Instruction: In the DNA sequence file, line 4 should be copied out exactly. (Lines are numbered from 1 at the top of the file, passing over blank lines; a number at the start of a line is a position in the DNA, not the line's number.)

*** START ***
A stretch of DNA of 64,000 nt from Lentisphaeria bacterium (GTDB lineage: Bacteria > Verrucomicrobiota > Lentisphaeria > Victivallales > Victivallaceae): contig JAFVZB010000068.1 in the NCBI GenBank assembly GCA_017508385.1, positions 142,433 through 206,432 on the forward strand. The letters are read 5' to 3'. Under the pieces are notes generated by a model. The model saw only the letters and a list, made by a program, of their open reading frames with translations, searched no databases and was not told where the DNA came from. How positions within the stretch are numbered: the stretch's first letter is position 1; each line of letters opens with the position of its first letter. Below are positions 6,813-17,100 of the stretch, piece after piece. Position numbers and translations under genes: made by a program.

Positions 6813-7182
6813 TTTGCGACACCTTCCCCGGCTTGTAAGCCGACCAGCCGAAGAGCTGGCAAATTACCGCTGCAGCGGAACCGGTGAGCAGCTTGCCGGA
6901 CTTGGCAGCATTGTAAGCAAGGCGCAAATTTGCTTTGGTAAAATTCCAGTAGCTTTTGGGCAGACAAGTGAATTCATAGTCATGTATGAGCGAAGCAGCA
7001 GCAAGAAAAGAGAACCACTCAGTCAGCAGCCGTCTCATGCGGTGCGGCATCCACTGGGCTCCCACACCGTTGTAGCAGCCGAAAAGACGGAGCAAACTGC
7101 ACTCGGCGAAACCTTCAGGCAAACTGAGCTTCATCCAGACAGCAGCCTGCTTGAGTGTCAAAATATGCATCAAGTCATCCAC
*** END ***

6901 CTTGGCAGCATTGTAAGCAAGGCGCAAATTTGCTTTGGTAAAATTCCAGTAGCTTTTGGGCAGACAAGTGAATTCATAGTCATGTATGAGCGAAGCAGCA